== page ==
Players got the short end of the stick. Not only could they not play a game they loved – and for some, the game that paid their bills – but they were out millions of dollars to boot. Approximately $140 million, if you want a more concrete number.
Some players were forced to find jobs. Others turned to live poker. The rest moved to online gambling friendly countries like Canada, United Kingdom or Costa Rica so they could continue playing, assuming they had anything left for bankrolls.
Full Tilt customers waited nearly 3 years before they got their money back. The first year players were waiting to see if Full Tilt would get bought out by Groupe Benard Tapie. But that fell through. Shortly after PokerStars reached an agreement with the Department of Justice to acquire Full Tilt Poker.
The settlement was worth $750 million dollars. $547 million would be paid over the next 3 years which would be used to reimburse previous US-based FTP customers. That reimbursement process finally started on February 28th, 2014 when The Garden City Group paid out more than $76 million to 27,500 players.
One recipient was Mike Sowers, whom won of the largest tournaments on FTP just weeks prior to Black Friday which netted him $500,000. Then there was Josh Brikis, who woke up with an extra 5-figures in his bank account.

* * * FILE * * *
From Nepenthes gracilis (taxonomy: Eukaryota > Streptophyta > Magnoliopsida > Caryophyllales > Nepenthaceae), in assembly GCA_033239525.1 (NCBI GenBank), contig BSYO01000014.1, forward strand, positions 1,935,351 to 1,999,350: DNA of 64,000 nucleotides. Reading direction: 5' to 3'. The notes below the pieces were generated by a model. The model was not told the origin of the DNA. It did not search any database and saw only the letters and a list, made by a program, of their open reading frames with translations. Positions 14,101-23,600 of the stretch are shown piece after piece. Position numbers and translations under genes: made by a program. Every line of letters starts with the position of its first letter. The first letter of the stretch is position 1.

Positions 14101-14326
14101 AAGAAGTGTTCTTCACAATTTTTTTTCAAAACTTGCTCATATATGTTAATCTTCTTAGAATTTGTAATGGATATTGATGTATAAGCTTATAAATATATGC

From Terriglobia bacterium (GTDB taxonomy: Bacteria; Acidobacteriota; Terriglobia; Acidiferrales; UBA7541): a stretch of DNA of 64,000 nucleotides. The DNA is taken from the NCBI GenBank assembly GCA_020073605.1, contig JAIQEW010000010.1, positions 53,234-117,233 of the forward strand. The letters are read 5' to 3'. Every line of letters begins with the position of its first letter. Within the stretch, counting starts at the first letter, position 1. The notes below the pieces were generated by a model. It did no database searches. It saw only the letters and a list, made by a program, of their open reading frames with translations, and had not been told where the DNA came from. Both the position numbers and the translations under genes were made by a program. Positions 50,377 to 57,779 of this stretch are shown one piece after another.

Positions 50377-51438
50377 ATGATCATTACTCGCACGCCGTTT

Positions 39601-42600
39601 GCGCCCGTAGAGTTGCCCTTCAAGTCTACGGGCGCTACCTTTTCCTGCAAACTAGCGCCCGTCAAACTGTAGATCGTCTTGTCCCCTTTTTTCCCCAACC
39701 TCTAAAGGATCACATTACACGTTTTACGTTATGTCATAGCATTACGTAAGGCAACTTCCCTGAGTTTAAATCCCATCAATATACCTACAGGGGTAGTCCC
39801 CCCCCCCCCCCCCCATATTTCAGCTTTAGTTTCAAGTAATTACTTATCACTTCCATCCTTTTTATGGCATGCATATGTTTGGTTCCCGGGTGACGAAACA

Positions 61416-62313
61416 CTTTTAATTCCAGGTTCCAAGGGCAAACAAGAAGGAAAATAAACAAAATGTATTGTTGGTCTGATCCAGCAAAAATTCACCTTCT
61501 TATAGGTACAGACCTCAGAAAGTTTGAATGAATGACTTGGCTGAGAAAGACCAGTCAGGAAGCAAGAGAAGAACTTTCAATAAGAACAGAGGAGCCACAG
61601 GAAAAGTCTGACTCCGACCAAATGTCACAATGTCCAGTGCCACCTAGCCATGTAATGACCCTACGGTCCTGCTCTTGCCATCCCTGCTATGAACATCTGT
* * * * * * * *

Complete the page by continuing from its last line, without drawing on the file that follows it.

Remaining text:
My thoughts on [April 15, 2011] were never that I wasn’t going to get my money, Josh Brikis said. “It grew [to that fear] over time … Like everyone else I just wish that day never happened and I could just sit in my house and not leave my son to go play online poker. And today … well now I wish I bought all the FTP money everyone was selling.”
Then you have Dan “Jungleman12” Cates who was rumored to have one of the largest outstanding balances on Full Tilt Poker. He tweeted that he got his wire on February 27th, 2014.
Not all players were paid back in February, though. According to John Pappas of the PPA there was still another $60-ish million owed to players. Those monies were sent out throughout 2014.
What Things Look Like Now Post-Black Friday
For the most part …Black Friday is a mere memory. (Okay, okay …a nightmare.)
Nowadays the biggest reminder of Black Friday is whenever there’s news that PokerStars is trying to enter the legal/regulated US market. That was part of their deal with the DOJ – that they could reenter the US market depending on each state’s laws. However, they’ve had no luck as of yet. Many blamed that Isai Scheinberg (founder of PokerStars) still being apart of the day-to-day operations.
So what did PokerStars do? They sold their company. They sold it to Canada-based Amaya for $4.9 BILLION. The move was to separate Isai Scheiberg from the company so PokerStars would have a chance at getting some playing time in the US. For now they’re still riding the pine. But given how persistent PokerStars is (and has been), who knows how long that will last. Anything is possible.